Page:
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R6 Continuous not as fast with EF glass?

SamGruverPhoto
Apprentice

Hey guys!

I have had my R6 now for about a year and love it! My only concern is I shoot primarily EF glass (70-200 2.8, etc.) for the action sports and motorsport photography I do. I noticed that with my RF 50, my continuous mechanical shutter mode is much faster than my 70-200 2.8 EF lens. My EF glass is adapted so I assume that's the issue, but I have no idea. If it's a setting I have been missing this whole time I would be much happier than being told I'll have to upgrade to RF glass in order to use max frame rate. 

I would use the mirrorless continuous function, but I was told there could be warping with moving subjects. #r6

Let me know and thanks for the help!

SG

2 ACCEPTED SOLUTIONS

Waddizzle
Legend
Legend

If you have older EF lenses that were initially released prior to 2009, then those lenses may exhibit degraded performance with the advanced AF and tracking features.

121FCC5A-5616-4446-9F3E-CF58A7055435.jpeg6621B945-2A60-43F7-AF43-58A04E60FE35.jpeg

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"The right mouse button is your friend."

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wq9nsc
Authority
Authority

Also realize that a fairly wide angle prime is going to have far faster focus behavior than a telephoto zoom regardless of its technological age.  

I shoot primarily with Canon 1DX III bodies which are 16 FPS (20 in liveview mode) and even with fast shutter speed, they won't always sustain this rate with erratically fast moving subjects and the difference is noticeable between my 200 f2, 300 f2.8, and 400 f2.8 primes compared to the still excellent 70-200 f2.8 and 200-400 integrated extender zoom lenses.  Primes are specialized and very good at doing what they do, zoom lenses are more complex and compromises have to be accepted.

Rodger

EOS 1DX M3, 1DX M2, 1DX, 5DS R, M6 Mark II, 1D M2, EOS 650 (film), many lenses, XF400 video

View solution in original post

7 REPLIES 7

Waddizzle
Legend
Legend

If you have older EF lenses that were initially released prior to 2009, then those lenses may exhibit degraded performance with the advanced AF and tracking features.

121FCC5A-5616-4446-9F3E-CF58A7055435.jpeg6621B945-2A60-43F7-AF43-58A04E60FE35.jpeg

--------------------------------------------------------
"The right mouse button is your friend."

Well, that's a nice chart to have around! I believe my 70-200 isn't the IS iii. All I see on the end of mine is 1 : 2.8 L IS USM. 

Thanks a ton!

SG


@SamGruverPhoto wrote:

Well, that's a nice chart to have around! I believe my 70-200 isn't the IS iii. All I see on the end of mine is 1 : 2.8 L IS USM. 

Thanks a ton!

SG


Try disabling the advanced tracking features.  I would expect some older lenses to perform a little better with features such Eye AF disabled.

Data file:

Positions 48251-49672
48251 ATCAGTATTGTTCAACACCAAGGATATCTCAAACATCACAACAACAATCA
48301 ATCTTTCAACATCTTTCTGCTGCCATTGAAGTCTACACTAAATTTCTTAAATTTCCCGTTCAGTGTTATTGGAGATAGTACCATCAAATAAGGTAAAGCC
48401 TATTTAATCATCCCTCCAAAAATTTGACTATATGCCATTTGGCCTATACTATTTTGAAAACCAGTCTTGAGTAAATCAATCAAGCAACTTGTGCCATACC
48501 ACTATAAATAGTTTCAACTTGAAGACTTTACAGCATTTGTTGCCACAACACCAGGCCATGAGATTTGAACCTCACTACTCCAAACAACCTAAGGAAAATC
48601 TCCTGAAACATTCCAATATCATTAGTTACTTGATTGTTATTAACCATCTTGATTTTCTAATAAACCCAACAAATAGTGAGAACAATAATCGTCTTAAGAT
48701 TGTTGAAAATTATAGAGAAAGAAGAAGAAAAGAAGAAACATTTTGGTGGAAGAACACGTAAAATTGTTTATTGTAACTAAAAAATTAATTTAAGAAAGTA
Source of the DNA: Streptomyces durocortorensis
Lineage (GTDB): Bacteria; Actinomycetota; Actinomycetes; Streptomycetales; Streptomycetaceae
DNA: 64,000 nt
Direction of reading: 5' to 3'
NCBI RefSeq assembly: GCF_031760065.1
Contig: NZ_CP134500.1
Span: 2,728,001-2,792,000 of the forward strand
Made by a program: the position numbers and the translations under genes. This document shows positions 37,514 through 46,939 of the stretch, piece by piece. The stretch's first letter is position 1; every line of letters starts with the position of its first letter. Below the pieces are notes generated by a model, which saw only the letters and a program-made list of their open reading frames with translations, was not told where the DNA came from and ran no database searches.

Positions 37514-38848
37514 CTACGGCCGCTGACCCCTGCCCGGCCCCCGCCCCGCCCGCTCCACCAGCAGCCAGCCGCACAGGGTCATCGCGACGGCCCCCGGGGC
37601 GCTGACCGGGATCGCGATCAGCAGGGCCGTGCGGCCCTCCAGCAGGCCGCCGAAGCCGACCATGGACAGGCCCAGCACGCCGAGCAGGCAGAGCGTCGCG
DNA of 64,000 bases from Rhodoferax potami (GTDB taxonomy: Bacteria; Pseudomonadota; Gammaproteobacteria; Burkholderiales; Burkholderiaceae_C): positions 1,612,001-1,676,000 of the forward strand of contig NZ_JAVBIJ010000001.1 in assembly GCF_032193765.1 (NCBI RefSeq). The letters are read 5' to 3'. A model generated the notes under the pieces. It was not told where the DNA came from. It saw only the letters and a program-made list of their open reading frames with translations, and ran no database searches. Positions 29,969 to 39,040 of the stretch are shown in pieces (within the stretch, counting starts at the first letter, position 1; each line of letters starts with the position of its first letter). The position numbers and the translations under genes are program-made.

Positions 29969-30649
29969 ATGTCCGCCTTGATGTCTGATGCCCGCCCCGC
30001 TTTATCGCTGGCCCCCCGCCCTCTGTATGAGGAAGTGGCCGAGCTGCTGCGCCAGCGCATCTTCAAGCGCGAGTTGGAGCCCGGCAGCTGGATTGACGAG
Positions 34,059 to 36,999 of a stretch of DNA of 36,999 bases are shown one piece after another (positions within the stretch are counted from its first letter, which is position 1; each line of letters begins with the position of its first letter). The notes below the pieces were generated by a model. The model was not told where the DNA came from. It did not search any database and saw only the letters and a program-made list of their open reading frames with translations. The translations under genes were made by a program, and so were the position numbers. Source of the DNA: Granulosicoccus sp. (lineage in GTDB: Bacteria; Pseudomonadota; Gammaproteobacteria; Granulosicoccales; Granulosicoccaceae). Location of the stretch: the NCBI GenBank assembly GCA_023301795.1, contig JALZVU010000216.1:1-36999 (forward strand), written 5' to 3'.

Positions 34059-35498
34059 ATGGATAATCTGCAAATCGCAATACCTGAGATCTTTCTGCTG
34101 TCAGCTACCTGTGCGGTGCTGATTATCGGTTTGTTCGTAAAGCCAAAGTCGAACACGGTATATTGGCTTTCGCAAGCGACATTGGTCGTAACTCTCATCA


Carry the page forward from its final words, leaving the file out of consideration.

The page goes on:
Following the introduction of the first camera bodies with Dual Pixel AF sensors, Canon re-released most of their L series lenses with IS

--------------------------------------------------------
"The right mouse button is your friend."

Oh, yeah.  This table can be found in the R6 User Manual.

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"The right mouse button is your friend."

I almost never run the AF tracking unless and that hasn't helped much. What do you think about just shooting moving subjects in the mirrorless electronic mode? Seems it shoots much faster, but I don't know if it will end up warping my photos. 

Example would be shooting a car race; I'm not moving but the subjects are moving very fast. Someone told me this "warp" could be an issue but when I tried, I didn't notice anything crazy. 

wq9nsc
Authority
Authority

Also realize that a fairly wide angle prime is going to have far faster focus behavior than a telephoto zoom regardless of its technological age.  

I shoot primarily with Canon 1DX III bodies which are 16 FPS (20 in liveview mode) and even with fast shutter speed, they won't always sustain this rate with erratically fast moving subjects and the difference is noticeable between my 200 f2, 300 f2.8, and 400 f2.8 primes compared to the still excellent 70-200 f2.8 and 200-400 integrated extender zoom lenses.  Primes are specialized and very good at doing what they do, zoom lenses are more complex and compromises have to be accepted.

Rodger

EOS 1DX M3, 1DX M2, 1DX, 5DS R, M6 Mark II, 1D M2, EOS 650 (film), many lenses, XF400 video

Totally agree primes will almost always be faster. I have considered switching to primes pretty heavily in the last couple of months, but almost feel like I would carry around too many because I would miss certain focal distances. I guess I could technically just pack what I think I'll need lol. I think it would be a bit difficult for action sports and motorsport. 

Any thoughts about other lens manufactures (Tamron, Sigma, etc). There's a price tag for new Canon L series glass that I can't afford quite yet so I have been toying with some other options. Curious if other makers new lenses will keep up with the AF and continuous speeds as well. 

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